Golf: Swinging to the Oldies

  • Photograph by Eric Daigle
    Spade Mashies, Mashie Niblicks, and other replica clubs make for a fascinating—though, at times, frustrating—round at Banff Springs. Photograph by Eric Daigle
<< Back to Robb Report, April 2009
  • Allan Lynch

Without the bam of a Big Bertha behind it, my drive on the 602-yard, par-5 seventh hole at the Fairmont Banff Springs golf course falls 70 yards shorter than it normally would. My ball lands on the fairway, but it takes me two more strokes—one with the Spoon and the other with the Jigger—to get within chipping range of the green. When I draw on the Mashie Niblick for a gentle pitch and putt, my ball goes up, drops, and just stops. It is as if it has landed in glue. Annoyed (because chipping is one of the stronger parts of my game), I three-putt for a seven.

Steven Young, the director of golf at this jewel in the Canadian Rockies, explained to me before our round the need for a more subtle, slow-and-low swing. "You can’t do a big cock and slam down, because the clubs won’t take the torque," he said. "You have to be gentle." Young’s leather-trimmed canvas bag, like mine, contains balls with square, wafflelike indentations. It is also filled with a Spoon, a Jigger, a Mashie Niblick, a Brassie, and other replica 1930s-era hickory-shaft clubs that the Scottish and American golfers of that period played with and named. Young’s attire suits his equipment; he is wearing a tweed cap, a tie, and knickers.

The clubs, balls, and clothing are part of Fairmont Banff Springs’ Heritage Golf Experience. The resort began offering the package last year, to commemorate the 80th anniversary of the opening of its course, which has since been expanded from 18 to 27 holes. Heritage rounds are played on the original 18 holes—the way Sir Stanley Thompson intended them to be played.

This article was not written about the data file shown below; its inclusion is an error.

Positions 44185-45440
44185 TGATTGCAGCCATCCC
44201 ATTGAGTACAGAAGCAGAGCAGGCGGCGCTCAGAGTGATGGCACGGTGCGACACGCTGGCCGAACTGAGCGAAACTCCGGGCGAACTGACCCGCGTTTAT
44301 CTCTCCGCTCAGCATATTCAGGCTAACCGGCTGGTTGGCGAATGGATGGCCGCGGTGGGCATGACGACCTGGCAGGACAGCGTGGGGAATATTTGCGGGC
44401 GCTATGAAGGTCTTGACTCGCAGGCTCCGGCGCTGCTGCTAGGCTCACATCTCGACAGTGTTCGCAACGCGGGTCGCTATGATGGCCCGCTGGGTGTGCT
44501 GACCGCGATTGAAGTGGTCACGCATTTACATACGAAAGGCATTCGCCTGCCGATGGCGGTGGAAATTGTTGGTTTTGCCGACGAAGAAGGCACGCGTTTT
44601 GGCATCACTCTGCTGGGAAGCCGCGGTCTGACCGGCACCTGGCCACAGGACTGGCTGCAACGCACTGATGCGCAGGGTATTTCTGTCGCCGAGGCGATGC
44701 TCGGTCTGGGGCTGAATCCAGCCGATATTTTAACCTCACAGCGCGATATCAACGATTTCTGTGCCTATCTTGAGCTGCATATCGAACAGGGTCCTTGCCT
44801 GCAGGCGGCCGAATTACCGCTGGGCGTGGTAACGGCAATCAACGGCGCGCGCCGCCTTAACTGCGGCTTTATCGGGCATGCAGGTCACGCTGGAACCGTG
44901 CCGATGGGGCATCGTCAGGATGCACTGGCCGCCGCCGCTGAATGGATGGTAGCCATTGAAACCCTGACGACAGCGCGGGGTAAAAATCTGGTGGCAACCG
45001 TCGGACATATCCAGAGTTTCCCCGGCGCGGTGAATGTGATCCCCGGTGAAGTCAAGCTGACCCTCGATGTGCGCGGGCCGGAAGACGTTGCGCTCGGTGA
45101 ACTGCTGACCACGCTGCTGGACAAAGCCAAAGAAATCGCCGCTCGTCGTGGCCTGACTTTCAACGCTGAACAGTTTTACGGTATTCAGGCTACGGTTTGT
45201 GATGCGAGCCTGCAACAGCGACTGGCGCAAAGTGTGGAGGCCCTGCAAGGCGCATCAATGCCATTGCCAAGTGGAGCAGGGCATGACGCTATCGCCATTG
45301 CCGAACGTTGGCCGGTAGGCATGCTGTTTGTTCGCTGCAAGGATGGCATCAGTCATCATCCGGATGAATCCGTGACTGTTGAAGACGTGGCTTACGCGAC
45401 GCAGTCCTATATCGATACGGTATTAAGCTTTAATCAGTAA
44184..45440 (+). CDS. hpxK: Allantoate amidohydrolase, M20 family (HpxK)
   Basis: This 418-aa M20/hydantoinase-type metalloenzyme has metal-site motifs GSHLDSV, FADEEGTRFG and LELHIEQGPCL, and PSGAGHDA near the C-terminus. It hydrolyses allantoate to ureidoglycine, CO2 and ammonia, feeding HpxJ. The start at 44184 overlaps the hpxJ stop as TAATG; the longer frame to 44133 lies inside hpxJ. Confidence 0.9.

Thompson, a Toronto native who was knighted for his contribution to golf and is the only sportsman ever named a Person of Historical Significance by Canada’s Monuments Board, is said to have had three passions: old whiskey, young women, and golf. "Stanley put 100 years of living into about 60," Young says with a smile. An accomplished golfer, Thompson designed more than 100 courses in the Americas (most of them in Canada) from 1912 until his death in 1953. Banff Springs, the world’s first course that cost more than $1 million to build, is considered his masterpiece.

The Heritage Golf Experience runs about $300 per person, or $560 for a twosome (depending on the U.S.-Canada exchange rate). The fee includes rental of the hickory-shaft clubs and vintage-style balls, and instructions on how to play with the clubs. The services of knickers-clad caddies are available for an additional fee.

On the seventh hole, Young’s drive falls in the middle of the fairway, 250 yards out. His second shot lands in the bunker that Thompson placed 100 yards from the green. Young needs two strokes to get out of the bunker, and his second shot rolls off the back of the green and into another bunker. After using a Niblick to get onto the green, he emerges from the second sand trap with a smile. "If I had my regular 8-iron, many of these bunkers would be irrelevant because you would just sail over them," he says. "But playing with hickory sticks, we are playing the course as Stanley Thompson designed it."

 

Fairmont Banff Springs, 403.762.6801, www.fairmontgolf.com

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